For many of us our favorite childhood stories where written by Dr. Seuss. We have great memories of the crazy antics of the Cat in the Hat or ponderings if we would really eat green eggs and ham, or not. Dr. Seuss and his large body of work has become iconic in our world today. It is through his works that we will enter into our latest sermon series, “The Gospel according to Dr. Seuss.” A variety of Dr. Seuss stories will be used as a lens as we dive into scripture this summer. It is important for us to continually dig into the Bible and looking at it with a different lens can help us unlock more of its mysteries and messages.
Think about it this way: when you go outside on a really bright sunny day and slip on your sunglasses, it changes the way you see the world. Colors can seem different, and it might be easier to see other objects. When we look at our world we have the opportunity to view it through many different lenses, which are influenced by a wide range of factors. Factors that affect how we see the world include our gender, race, economic status, religion and factors like where we call home, our passions and goals. When we dive into God’s word there are many different lenses we use, sometimes without even realizing we are wearing those lenses. For example, people who call America home will read and understand differently than someone who calls Jamaica or Zambia home.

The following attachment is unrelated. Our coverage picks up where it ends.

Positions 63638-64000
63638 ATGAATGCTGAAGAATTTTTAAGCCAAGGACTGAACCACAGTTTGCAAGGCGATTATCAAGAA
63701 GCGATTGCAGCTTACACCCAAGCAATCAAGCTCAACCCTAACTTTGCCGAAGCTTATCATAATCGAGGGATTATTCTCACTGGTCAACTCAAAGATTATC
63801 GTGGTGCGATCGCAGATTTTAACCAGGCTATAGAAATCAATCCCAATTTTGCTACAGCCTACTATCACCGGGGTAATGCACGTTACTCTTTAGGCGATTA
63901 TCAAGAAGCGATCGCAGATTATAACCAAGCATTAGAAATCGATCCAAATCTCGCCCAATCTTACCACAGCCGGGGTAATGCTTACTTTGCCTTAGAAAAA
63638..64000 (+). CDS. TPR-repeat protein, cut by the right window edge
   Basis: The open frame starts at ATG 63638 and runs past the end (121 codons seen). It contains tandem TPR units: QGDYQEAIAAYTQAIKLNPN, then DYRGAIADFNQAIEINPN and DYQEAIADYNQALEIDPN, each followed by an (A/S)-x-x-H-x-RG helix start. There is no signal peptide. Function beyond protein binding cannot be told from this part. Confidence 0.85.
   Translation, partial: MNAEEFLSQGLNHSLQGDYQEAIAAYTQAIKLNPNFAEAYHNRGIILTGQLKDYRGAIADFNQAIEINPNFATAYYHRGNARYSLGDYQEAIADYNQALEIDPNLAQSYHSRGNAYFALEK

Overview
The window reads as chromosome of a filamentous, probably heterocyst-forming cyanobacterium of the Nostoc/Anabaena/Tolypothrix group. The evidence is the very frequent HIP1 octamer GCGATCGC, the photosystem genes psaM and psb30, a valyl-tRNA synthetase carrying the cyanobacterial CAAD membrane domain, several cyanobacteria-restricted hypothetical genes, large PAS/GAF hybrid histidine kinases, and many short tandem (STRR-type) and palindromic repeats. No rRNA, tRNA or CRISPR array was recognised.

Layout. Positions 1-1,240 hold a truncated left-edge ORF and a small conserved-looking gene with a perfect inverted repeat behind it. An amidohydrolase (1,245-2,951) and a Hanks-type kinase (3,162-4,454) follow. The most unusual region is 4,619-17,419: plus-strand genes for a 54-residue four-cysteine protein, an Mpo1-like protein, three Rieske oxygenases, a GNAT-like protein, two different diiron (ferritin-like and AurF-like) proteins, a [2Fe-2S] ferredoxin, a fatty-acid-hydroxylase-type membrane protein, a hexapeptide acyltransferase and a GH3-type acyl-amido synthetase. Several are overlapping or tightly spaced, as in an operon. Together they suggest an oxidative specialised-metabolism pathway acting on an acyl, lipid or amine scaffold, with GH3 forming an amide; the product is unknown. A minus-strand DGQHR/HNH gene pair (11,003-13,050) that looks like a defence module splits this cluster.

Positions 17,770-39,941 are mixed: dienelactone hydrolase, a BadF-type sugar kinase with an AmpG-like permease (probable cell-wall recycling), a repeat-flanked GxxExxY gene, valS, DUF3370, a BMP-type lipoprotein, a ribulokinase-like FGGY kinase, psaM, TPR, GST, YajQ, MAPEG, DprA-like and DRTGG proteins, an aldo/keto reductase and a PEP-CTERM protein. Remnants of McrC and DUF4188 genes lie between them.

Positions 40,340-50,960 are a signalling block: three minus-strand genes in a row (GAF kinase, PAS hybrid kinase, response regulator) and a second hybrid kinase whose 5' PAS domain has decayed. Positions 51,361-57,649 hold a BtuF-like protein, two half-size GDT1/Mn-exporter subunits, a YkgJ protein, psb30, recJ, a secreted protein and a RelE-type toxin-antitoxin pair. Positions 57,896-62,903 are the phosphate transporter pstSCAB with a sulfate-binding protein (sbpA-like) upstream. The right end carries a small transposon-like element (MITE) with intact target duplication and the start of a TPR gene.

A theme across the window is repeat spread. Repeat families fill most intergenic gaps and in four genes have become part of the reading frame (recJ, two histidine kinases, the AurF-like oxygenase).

So we are excited to embark on this journey through scripture by putting on the lens of Dr. Seuss. The goal and hope is that it will help us to see, understand and live into God’s word differently than we have before. We are not at all saying that Dr. Seuss is the author of the Gospel, but we are saying that using his body of work we are able to see things differently. There are many quotes from Dr. Seuss that reminds us of Jesus and moments in scripture. For example,
“In the places I go there are things that I see that I never could spell if I stopped with the Z. I’m telling you this ’cause you’re one of my friends. My alphabet starts where your alphabet ends!”
is a Dr. Seuss quote, but we could imagine Jesus saying something similar to his disciples when he is sharing the last supper with them, just when they thought it was the end Jesus was telling them it was only the beginning. Or could hearing these words of Dr. Seuss help us to live out the Psalms? Dr. Seuss says,
“A person is a person, no matter how small”
And the Psalmist says,
“For it was you who formed my inward parts; you knit me together in my mother’s womb. I praise you, for I am fearfully and wonderfully made. Wonderful are your works; that I know very well.”
In the gospel of Matthew (18:2-4) we hear
“He called a child, whom he put among them, and said, “Truly I tell you, unless you change and become like children, you will never enter the kingdom of heaven. Whoever becomes humble like this child is the greatest in the kingdom of heaven.”
When we enter into our time of reflection and learning from God’s word, as a child, we enter into God’s word with humbleness that allows us to see differently. And so we put on the lens of Dr. Seuss and pray we continue to always see God new and alive.